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Since this year we are finding big sunny warm days being somewhat elusive here in the Willamette Valley, it seemed like a good time to feature a cheery native perennial whose common name is Oregon sunshine! Eriophyllum lanatum is an easy-going native perennial, bothered by almost nothing except too much water. Want something for that sunny spot beyond the reach of your irrigation? This might be just what you need.
A highly variable plant, depending largely on growing conditions, it can range from four to twenty-four inches in height, in a garden setting typically reaching somewhere in the middle. Delicately and deeply lobed leaves are a grayish green, all the more 'wooly' in appearance due to their covering by soft white hairs. This grayish hue is the perfect foil for the dazzlingly bright yellow of the daisy like flowers – in the same way that an overcast day highlights the colors in the garden – which freely cover the plant in a long bloom time, generally May into July. These bright and cheery flowers attract numerous species of beneficial insects and butterflies.
This is one plant that Willamette Valley gardeners could easily kill with kindness. It's at home in dry, rocky conditions; drought tolerant in a big way once established, it is best to think of this plant in a rock garden, trough, or in that almost-nothing-will-grow-there parking strip. Too much water and/or too little drainage will prove its demise. It won't even tolerate much in the way of summer water unless the drainage is excellent.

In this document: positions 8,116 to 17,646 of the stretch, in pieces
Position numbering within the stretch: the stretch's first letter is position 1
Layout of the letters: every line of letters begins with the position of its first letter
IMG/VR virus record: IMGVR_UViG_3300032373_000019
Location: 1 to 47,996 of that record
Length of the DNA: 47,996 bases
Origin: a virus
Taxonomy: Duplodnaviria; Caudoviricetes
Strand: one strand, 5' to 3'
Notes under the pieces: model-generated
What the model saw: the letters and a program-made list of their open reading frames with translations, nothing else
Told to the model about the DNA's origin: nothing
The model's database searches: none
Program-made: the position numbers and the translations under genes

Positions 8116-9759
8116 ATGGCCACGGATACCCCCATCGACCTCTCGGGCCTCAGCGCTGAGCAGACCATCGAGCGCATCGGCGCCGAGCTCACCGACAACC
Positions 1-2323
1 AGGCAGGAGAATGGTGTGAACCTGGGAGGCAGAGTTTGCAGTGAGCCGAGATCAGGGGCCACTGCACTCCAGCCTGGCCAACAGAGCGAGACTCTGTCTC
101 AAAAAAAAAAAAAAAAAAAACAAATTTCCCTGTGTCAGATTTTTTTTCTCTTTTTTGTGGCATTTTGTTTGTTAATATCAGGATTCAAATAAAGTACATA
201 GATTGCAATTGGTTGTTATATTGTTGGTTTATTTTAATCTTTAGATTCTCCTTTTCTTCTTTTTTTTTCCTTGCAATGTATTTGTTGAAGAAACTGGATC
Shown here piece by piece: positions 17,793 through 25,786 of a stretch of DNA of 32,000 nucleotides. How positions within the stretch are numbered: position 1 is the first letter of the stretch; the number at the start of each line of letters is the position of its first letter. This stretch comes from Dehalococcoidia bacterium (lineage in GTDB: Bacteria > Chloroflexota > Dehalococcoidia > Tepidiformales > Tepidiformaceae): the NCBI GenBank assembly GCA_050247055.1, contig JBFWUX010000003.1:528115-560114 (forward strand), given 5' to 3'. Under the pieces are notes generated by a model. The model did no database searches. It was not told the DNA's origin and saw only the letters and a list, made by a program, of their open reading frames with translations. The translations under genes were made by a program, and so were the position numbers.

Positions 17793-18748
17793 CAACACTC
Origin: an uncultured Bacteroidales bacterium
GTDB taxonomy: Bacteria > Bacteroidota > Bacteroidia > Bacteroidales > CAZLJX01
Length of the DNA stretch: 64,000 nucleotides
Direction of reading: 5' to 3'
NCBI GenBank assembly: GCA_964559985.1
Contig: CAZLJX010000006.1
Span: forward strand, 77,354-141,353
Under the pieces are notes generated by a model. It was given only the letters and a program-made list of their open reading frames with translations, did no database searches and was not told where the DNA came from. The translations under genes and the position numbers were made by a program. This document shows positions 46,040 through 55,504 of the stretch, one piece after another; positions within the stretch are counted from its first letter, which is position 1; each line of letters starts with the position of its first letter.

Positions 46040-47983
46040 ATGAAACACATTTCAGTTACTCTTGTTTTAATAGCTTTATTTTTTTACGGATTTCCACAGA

Alternately, it might be one of those plants best kept in a container and pulled under the protection of house eaves or porch overhang during our wetter months. (Think Lewisia, Penstemon, etc.)Full sun to light shade suit Eriophyllum best. A great addition to help attract butterflies and numerous beneficial insects to your garden, and make you feel just a little bit sunnier, regardless of the weather!
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Common Name: Oregon sunshine, wooly sunflower
Origin: semi-desert and other rocky, arid places at low and mid-altitude locations throughout western North America
Characteristics: Clumps of green, deeply lobed leaves are covered with fine white hairs, giving the foliage a soft, grayed appearance that sets off the bright yellow, daisy-like flowers that appear in spring and continue well into summer. Plants grow 4-24" tall, depending on conditions. Attractive to several species of butterflies.
Culture: This plant thrives in full sun to light shade, and very well-drained rocky/sandy/dry soil. Drought-tolerant, will accept some summer water only if drainage is excellent. Can be propagated easily from seed gathered in the fall.
Pests/Diseases: Eriophyllum is considered disease-resistant. Its leaves sometimes experience damage from insects, but not very common.